Statement on Court of Appeal’s judgment on the Bawa-Garba case

Charlie Massey, Chief Executive of the General Medical Council, said:

‘We fully accept the Court of Appeal’s judgment. This was a case of the tragic death of a child, and the consequent criminal conviction of a doctor. It was important to clarify the different roles of criminal courts and disciplinary tribunals in cases of gross negligence manslaughter, and we will carefully examine the court’s decision to see what lessons can be learnt.

"Although gross negligence manslaughter cases in medicine are extremely rare, this case has exposed a raft of concerns, particularly around the role of criminal law in medicine, which is why we have commissioned an independent review to look at how it is applied in situations where the risk of death is a constant, and in the context of systemic pressure. "

Charlie Massey

Chief executive

‘As the independent regulator responsible for protecting patient safety we are frequently called upon to take difficult decisions, and we do not take that role lightly. We are sorry for the anguish and uncertainty these proceedings have had on Jack’s family, Dr Bawa-Garba and the wider profession. This was a complex and unusual case; while the decisions we took were in good faith, we know that investigations and hearings are difficult for everyone involved.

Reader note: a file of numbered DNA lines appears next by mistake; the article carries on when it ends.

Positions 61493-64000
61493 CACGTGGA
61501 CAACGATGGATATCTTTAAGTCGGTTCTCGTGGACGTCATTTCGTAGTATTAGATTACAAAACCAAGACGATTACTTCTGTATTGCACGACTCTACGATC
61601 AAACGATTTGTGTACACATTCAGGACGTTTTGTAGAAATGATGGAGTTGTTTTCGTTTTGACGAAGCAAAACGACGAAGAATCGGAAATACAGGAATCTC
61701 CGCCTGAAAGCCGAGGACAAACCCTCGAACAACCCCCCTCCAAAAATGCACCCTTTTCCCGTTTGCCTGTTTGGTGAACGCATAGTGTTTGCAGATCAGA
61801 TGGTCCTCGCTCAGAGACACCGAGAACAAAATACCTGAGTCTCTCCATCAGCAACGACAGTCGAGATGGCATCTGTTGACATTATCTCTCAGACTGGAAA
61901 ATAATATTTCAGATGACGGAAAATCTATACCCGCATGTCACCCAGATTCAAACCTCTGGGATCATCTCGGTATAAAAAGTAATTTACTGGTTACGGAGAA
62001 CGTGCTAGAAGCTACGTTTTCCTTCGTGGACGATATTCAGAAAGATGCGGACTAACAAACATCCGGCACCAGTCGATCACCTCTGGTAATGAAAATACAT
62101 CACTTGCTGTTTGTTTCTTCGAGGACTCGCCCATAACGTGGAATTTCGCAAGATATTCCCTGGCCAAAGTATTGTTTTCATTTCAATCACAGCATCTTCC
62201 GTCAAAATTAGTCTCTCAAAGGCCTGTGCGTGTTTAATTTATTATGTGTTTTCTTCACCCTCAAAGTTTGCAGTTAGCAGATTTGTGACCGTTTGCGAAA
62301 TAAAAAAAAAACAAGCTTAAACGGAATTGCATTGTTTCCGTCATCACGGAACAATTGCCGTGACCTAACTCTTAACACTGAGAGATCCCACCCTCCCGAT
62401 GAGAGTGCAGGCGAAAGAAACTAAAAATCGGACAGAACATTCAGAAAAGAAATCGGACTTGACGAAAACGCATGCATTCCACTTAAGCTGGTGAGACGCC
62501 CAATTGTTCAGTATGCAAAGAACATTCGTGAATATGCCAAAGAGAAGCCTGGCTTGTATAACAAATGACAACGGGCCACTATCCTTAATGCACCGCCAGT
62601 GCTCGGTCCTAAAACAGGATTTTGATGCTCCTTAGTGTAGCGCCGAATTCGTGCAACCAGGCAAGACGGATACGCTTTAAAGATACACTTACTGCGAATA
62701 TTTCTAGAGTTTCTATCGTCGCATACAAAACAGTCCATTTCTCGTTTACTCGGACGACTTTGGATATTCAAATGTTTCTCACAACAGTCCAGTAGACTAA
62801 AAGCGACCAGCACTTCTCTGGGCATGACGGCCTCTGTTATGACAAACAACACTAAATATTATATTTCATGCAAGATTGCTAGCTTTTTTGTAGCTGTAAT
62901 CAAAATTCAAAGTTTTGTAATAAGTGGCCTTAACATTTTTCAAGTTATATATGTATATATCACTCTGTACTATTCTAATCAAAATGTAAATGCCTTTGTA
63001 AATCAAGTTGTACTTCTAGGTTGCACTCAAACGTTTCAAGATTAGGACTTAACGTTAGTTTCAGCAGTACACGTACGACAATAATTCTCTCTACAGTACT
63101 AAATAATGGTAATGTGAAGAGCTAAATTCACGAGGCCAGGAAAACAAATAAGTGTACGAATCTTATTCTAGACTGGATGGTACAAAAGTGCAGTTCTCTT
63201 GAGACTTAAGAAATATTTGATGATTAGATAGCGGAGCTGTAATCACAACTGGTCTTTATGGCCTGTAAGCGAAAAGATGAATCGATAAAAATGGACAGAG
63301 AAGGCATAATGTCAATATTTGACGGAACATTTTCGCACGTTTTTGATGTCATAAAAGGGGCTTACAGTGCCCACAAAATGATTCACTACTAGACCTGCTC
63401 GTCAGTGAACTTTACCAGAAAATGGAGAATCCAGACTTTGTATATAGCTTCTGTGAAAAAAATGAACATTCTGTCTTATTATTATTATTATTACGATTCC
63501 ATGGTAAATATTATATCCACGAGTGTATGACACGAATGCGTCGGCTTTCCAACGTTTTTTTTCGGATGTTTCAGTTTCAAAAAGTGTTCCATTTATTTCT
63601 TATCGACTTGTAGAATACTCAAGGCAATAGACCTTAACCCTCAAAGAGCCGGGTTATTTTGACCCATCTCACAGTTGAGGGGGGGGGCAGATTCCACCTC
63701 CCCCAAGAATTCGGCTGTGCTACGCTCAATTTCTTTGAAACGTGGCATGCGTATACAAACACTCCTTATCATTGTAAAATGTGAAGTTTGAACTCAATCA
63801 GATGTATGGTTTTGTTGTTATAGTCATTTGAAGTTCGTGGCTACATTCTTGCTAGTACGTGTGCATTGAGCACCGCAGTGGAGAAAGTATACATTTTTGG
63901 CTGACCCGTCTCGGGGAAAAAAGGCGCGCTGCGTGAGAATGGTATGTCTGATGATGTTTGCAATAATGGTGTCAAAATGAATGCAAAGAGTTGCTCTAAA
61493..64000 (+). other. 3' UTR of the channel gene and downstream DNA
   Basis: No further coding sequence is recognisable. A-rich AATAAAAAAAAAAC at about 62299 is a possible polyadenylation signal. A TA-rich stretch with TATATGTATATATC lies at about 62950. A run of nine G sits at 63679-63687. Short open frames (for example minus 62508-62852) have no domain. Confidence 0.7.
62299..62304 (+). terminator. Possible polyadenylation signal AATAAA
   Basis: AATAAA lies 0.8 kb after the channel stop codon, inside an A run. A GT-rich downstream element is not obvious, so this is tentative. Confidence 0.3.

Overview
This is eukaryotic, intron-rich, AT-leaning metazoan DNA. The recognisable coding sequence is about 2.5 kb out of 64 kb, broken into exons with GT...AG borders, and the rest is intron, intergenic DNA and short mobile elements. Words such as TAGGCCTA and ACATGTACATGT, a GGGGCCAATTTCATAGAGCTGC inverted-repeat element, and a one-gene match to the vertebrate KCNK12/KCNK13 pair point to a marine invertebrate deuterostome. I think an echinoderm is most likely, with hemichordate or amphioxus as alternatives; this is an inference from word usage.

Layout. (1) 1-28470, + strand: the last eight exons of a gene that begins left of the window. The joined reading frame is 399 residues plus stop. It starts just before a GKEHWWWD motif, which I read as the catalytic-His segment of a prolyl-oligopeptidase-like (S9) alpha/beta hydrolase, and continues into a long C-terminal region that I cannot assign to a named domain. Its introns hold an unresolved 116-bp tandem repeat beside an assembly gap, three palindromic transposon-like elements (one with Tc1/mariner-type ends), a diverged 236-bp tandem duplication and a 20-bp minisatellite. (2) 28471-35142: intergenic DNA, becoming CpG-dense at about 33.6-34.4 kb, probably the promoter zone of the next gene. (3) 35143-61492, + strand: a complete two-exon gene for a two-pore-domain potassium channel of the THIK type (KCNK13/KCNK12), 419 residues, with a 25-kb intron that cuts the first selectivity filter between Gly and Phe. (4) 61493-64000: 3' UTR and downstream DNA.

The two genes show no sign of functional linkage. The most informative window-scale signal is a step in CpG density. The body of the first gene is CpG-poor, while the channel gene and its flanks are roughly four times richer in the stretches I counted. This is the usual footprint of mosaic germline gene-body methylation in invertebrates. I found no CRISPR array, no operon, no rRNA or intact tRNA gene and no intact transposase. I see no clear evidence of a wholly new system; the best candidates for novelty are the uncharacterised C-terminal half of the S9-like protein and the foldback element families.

‘Although gross negligence manslaughter cases in medicine are extremely rare, this case has exposed a raft of concerns, particularly around the role of criminal law in medicine, which is why we have commissioned an independent review to look at how it is applied in situations where the risk of death is a constant, and in the context of systemic pressure. 

‘It has also been a lightning rod for the profession, highlighting issues that have gone unaddressed for far too long. While the GMC is not responsible for decisions to prosecute gross negligence manslaughter cases, we have reflected on what we can do to address the concerns we’ve heard about this case. Doctors have rightly challenged us to speak out more forcefully to support those practising in pressured environments, and that is what we are increasing our efforts to do.’

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